Copyright 2018 irantour.tours all right reserved

National Museum
National Museum of Iran No visitor can afford to miss the National (Archaeological) Museum of Iran (in Imam Khomeini Ave), the country's mother museum established in 1937. If you make for the Louvre on arrival in Paris, this Museum is your spiritual home in Tehran, where objects unearthed during recent excavations are to be found side by side with objects representing the great periods of history and pre-history. It can be seen in one visit, but we recommend you two visits: one to the pre-historic, Achaemenian, and Sassanian finds on the first floor, and another to the Islamic objects on the second floor.

  • National_Museum
  • National_Museum_2
  • National_Museum_3
  • National_Museum_4
  • National_Museum_5
  • National_Museum_6
  • National_Museum_7

In a full day's visit, the tourist gets a comprehensive idea of Iranian art and culture through the ages. Prehistory and history merge in Iran: the dazzling sense of scale at Persepolis is anticipated in these very early works of decorated pottery. But most visitors come to admire a few much photographed items which have become famous all over the world: Sialk pottery with astonishingly "modern" stylized decorations (11th-16th century BC); terra cotta animals of the same period from the Caspian and Azarbaijan regions; several famous Lurestan bronzes (8th century BC); the famous delicately chiseled Marlik gold tankard with its decor of winged rams (10th century BC); and a copy of the Louvre's Code of Hammurabi to remind us that the original was excavated at Susa.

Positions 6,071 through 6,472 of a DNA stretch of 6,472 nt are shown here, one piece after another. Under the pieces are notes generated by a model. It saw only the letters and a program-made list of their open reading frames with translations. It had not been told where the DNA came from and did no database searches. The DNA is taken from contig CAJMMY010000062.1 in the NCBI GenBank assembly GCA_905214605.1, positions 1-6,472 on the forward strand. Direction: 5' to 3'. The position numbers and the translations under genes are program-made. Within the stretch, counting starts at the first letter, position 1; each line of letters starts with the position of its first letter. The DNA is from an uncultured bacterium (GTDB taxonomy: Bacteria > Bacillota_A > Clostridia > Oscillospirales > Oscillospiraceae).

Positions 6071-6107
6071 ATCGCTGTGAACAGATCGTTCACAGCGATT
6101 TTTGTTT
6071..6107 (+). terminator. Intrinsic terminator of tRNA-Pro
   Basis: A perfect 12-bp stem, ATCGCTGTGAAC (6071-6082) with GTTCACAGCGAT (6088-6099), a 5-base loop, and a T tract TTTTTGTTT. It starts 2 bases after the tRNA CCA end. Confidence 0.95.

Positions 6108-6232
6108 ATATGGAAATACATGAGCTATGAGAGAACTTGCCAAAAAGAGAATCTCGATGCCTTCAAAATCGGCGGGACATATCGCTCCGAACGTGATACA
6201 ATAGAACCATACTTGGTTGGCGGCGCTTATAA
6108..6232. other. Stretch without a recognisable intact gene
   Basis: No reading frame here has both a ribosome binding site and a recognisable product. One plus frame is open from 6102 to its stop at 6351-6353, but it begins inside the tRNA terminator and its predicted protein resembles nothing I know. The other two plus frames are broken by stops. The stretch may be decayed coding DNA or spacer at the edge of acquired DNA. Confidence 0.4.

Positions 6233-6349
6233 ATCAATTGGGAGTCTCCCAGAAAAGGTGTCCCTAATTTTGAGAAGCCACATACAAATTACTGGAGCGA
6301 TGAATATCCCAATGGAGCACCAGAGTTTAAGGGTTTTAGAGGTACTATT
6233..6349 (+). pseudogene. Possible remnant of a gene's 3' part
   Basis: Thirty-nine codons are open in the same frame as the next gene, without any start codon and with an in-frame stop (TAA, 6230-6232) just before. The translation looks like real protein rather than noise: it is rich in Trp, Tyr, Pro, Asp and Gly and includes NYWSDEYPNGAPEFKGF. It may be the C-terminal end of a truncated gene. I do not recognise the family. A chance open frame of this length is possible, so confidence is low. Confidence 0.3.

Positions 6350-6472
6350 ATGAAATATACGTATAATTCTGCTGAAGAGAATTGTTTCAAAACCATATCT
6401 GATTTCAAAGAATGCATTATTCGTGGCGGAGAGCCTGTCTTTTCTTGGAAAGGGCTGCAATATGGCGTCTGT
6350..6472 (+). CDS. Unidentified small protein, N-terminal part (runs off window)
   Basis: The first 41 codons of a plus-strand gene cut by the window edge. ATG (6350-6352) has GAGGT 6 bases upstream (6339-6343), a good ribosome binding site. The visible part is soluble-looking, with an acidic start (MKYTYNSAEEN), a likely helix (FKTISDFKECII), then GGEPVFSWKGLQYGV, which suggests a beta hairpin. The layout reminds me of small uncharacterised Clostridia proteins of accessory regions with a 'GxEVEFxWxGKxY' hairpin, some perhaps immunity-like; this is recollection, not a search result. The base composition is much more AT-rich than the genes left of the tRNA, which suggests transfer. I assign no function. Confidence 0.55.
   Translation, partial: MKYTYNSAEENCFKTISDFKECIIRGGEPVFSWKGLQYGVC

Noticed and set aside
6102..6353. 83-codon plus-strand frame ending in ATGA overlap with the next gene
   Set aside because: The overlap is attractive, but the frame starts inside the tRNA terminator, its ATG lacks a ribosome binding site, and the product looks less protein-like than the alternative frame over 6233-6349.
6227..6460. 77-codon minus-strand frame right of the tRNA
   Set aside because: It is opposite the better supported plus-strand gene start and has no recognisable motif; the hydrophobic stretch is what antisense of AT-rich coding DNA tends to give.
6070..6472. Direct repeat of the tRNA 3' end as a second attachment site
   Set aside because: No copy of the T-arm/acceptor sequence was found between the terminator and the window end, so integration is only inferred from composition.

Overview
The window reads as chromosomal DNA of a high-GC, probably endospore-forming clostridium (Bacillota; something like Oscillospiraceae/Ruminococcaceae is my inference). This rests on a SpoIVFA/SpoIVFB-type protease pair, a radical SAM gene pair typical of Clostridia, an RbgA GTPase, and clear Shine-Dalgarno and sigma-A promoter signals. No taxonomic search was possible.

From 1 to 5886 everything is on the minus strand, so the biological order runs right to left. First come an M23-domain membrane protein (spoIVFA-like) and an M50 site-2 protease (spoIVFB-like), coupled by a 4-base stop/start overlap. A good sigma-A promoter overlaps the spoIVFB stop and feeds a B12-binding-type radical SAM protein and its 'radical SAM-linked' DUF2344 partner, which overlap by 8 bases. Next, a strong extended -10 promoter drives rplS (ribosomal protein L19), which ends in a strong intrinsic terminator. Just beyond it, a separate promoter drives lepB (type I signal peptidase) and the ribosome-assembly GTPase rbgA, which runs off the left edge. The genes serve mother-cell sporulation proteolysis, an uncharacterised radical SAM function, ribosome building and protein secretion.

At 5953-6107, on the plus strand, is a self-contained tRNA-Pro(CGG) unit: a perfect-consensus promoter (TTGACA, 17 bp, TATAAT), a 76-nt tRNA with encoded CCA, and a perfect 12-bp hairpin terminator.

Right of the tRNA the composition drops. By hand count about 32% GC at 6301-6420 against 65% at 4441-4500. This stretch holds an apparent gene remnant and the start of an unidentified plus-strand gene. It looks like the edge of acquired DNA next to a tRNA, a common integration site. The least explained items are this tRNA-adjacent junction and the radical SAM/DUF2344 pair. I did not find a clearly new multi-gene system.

Visitors who do not have time to go to Persepolis or Susa will find in the National Museum of Iran significant vestiges of Achaemenian decorations: enameled brick panels, bull-head shaped column capitals, gold plates engraved with royal decorations in three languages (ancient Persian, Babylonian, Elamite) and so on. Mosaics, coins, jewels, and household objects date back to the period of the Achaemenian and Sassanian kings.
The most striking section of the Museum, however, is the one showing the upheaval imposed by Islam on Iranian life and arts. It is another world which is reflected in Kuffic writing on wood, stone, precious fabrics, pottery, and parchment. Glasswork, ceramics with infinitely varied compositions, tapestries and jewels show to what extent this civilization treasures everything which can bring beauty to everyday life. Visiting hours: 9:00-12:00 and 13:0016:00

Address: 30th Tir St, Imam Khomeini Ave.